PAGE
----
Over 50 per cent of Syrians fleeing civil war at home have a long and perilous journey to find safety in host countries. They have to cross rough oceans on small vessels, suffer harsh weather conditions, and live in makeshift camps that feel more like prisons. Greek architect Spiros Koulias’ Slice Refugee Hospitality Centre proposes an architectural solution that provides a safe point of passage for the thousands of refugees arriving in countries via sea routes.
Slice is designed to be built at inaccessible points of crossing such as steep cliff faces or hard-to-reach landscapes along treacherous coastlines. Koulias’ prototype model features a building carved into the face of a coastal cliff that would serve as a shelter and entry point for refugees or migrants. The architect envisions the structure as a place for welcoming, hosting and recording migrants that enter a country.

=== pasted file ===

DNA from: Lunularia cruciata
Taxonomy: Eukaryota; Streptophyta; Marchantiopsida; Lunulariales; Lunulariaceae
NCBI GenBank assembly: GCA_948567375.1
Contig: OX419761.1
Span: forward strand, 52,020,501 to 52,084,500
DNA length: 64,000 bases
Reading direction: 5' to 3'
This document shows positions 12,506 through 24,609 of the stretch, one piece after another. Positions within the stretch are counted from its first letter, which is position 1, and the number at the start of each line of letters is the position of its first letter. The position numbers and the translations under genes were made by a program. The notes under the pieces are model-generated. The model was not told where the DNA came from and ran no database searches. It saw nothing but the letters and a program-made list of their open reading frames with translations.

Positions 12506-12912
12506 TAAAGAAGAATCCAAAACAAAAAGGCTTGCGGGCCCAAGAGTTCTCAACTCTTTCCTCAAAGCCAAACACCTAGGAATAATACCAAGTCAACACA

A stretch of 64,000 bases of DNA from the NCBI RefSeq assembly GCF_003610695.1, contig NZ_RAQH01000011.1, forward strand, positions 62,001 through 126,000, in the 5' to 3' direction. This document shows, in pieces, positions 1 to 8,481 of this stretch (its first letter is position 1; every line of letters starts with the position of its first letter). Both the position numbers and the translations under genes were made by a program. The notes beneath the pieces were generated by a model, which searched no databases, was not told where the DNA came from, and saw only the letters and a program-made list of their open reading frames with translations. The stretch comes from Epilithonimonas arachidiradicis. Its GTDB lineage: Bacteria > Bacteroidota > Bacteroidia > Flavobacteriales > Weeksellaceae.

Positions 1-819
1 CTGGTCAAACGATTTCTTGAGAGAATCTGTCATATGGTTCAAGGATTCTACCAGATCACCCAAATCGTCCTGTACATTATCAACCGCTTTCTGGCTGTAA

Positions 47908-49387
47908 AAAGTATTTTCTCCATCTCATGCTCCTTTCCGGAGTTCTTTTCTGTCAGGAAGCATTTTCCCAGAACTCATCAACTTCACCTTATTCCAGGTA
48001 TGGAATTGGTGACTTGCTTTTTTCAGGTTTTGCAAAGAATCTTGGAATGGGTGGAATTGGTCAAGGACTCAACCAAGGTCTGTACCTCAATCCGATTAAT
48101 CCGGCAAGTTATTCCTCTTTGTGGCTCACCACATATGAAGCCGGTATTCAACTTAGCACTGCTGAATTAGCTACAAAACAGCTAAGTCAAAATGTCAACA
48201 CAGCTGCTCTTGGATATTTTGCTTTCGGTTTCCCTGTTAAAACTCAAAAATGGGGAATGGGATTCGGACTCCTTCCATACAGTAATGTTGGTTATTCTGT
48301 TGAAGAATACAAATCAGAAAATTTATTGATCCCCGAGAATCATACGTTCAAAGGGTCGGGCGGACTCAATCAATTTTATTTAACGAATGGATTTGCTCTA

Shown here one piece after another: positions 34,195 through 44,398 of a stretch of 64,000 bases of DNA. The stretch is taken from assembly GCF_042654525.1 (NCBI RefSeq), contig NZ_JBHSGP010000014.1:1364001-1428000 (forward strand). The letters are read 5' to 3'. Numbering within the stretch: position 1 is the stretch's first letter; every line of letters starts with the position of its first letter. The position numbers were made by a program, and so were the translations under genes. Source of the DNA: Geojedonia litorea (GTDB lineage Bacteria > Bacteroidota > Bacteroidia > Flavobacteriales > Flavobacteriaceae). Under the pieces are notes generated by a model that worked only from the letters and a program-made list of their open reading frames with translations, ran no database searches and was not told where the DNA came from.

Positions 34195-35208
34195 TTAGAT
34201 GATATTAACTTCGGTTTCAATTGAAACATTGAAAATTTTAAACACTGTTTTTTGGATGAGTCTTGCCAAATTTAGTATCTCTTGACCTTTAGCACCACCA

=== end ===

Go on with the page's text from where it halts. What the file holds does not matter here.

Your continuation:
The tower is 22-storeys high with a base that acts as a dock for boats and a roof at the top of the cliff that provides outdoor communal space. While the facade of the building faces seawards, 80 per cent of it is built into the rock, providing ample space for the sequence of interior living units on each floor that can accommodate approximately 500 to 600 people comfortably. Koulias has planned the architecture to be adaptable to different environments and says that “the building is constructed so that it can be flexibly applied in different geophysical fields.”